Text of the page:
California to give 40% of vaccine doses to vulnerable areas

California

California is trying quickly to vaccinate millions of Californians in the most vulnerable parts of the state.

State leaders say once this happens more parts of the economy can reopen, but Governor Gavin Newsom says the state’s efforts so far to make vaccine distribution equitable have fallen short.

The administration is getting more specific with who it’s targeting and providing an incentive for the entire state.

“We have to be bolder and we have to go bigger,” Newsom said.

Newsom’s administration will start dedicating 40 percent of its vaccine supply to those eligible living in the most vulnerable zip codes in California.

The state defines its most vulnerable parts as the bottom quartile of California’s healthy places index — communities considered low-income or hardest hit by the pandemic.

Many of those areas are in the San Joaquin Valley, where Newsom visited Thursday.

“To add insult to injury, households earning over $120,000 have twice the access to vaccines than those communities disproportionately impacted,” he said. “That’s what we have to reconcile. We have to own up to that.”

Newsom’s administration says it’s trying.

The state officials say about 1.6 million doses have been distributed in these targeted areas.

To incentivize even more vaccines among the vulnerable, once 2 million doses have been distributed, it will trigger rule changes for the red tier.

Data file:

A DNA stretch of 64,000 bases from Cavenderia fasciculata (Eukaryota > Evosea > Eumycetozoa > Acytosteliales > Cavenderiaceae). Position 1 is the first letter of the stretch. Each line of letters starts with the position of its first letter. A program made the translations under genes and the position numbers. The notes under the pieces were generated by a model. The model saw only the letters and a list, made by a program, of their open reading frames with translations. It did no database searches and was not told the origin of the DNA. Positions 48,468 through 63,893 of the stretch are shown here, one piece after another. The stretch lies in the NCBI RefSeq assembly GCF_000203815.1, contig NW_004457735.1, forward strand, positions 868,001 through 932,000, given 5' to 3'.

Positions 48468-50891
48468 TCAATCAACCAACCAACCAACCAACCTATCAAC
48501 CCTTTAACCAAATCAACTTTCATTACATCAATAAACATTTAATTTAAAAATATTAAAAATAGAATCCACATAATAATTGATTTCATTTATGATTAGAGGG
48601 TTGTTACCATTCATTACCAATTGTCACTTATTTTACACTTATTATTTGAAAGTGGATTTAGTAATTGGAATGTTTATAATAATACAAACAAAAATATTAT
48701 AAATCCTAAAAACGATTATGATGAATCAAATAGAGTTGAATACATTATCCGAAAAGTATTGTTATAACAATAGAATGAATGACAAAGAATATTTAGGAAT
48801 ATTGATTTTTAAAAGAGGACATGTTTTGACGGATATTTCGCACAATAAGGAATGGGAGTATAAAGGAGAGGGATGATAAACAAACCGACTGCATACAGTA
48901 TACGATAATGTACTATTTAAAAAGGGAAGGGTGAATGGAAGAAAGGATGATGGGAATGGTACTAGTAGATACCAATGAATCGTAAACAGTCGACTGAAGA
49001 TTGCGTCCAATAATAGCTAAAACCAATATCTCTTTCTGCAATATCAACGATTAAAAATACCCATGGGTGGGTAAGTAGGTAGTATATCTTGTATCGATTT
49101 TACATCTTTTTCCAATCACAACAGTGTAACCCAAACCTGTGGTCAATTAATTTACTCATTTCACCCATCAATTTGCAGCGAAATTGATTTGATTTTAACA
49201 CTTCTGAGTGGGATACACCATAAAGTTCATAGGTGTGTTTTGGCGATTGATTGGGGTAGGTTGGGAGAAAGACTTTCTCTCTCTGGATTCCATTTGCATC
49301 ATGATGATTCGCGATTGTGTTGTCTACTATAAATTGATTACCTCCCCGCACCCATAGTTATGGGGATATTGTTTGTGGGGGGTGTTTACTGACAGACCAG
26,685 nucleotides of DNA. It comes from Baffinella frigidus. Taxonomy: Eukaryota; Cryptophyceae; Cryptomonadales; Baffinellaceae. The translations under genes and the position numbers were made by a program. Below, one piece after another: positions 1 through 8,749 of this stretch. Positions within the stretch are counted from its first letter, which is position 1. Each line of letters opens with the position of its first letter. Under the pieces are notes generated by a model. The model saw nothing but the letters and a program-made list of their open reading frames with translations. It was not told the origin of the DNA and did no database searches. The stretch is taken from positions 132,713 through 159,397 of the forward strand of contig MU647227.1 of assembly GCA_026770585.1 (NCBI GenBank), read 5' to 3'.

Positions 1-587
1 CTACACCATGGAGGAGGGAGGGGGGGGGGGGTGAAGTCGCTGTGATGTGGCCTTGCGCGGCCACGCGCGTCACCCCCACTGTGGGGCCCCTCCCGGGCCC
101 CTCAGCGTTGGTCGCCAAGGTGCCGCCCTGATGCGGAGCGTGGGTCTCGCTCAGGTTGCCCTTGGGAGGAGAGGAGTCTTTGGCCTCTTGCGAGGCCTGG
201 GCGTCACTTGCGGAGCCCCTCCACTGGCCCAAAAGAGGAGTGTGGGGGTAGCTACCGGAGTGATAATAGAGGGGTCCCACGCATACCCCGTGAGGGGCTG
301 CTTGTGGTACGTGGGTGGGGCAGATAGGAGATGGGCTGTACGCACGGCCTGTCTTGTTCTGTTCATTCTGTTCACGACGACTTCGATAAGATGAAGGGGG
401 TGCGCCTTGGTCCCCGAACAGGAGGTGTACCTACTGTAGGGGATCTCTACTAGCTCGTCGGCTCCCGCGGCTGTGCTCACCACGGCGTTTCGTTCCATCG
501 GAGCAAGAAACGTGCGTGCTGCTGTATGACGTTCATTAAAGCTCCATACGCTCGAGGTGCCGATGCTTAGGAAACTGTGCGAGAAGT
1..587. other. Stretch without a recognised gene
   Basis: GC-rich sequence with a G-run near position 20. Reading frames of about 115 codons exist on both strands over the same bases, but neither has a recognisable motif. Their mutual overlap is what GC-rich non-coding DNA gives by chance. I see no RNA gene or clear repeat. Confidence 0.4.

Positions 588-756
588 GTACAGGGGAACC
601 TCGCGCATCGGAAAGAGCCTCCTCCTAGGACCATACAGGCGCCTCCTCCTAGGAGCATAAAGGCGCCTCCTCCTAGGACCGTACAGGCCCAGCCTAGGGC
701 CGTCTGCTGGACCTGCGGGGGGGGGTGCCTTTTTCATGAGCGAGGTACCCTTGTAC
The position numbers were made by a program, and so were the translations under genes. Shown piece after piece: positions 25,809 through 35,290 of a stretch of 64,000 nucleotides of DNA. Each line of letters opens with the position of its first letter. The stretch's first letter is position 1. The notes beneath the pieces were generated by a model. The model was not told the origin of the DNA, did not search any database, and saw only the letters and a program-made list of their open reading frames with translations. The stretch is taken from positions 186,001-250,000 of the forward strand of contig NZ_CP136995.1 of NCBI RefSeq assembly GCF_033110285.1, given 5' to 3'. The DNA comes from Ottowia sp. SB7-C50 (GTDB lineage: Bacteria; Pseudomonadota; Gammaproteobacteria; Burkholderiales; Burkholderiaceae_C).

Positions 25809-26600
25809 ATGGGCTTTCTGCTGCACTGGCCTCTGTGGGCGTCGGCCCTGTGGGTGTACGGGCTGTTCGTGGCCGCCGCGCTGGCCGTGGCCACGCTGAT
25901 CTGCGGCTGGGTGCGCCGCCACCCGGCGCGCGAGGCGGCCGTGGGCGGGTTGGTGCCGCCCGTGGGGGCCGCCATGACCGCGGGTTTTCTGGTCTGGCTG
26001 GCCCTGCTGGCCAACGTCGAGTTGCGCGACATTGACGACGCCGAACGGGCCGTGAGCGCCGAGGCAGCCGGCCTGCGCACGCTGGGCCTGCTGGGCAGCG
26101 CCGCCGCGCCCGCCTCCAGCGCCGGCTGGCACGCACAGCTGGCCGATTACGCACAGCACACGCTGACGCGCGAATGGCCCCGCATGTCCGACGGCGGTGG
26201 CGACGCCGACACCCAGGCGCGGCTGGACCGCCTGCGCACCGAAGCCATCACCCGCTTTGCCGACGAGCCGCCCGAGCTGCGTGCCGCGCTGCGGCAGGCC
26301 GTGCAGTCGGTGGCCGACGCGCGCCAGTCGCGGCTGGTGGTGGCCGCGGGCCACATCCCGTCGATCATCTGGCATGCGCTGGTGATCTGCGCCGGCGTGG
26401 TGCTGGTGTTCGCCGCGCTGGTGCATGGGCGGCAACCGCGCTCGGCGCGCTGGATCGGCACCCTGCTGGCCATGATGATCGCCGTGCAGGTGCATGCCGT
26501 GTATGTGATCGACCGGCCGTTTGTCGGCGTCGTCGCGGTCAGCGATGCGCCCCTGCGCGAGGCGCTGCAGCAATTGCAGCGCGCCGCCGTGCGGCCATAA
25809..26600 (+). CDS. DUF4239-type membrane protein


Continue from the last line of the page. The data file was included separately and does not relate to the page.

They expect this to happen within the next two weeks.

The red tier currently requires no more than seven cases per 100,000 per day. That would change it to 10 cases per 100,000 a day, making it easier for even more parts of the state to reopen shuttered parts of the economy.

State officials also say they will expand the amount of outdoor activities allowed in this tier but wouldn’t get specific Thursday.

“The focus of our blueprint refresh is to focus on what we’ve learned over the last many months. Six months ago, we didn’t realize outdoor activities with masks on and physical distancing are safe as can be done,” state Health and Human Services Secretary Dr. Mark Ghaly said. “So really, supporting that in our blueprint, always trying to be a state that learns first, learns the fastest and adapts to what we’re seeing in the evidence.”

State leaders say they plan on releasing details of the blueprint refresh within the next couple of days.

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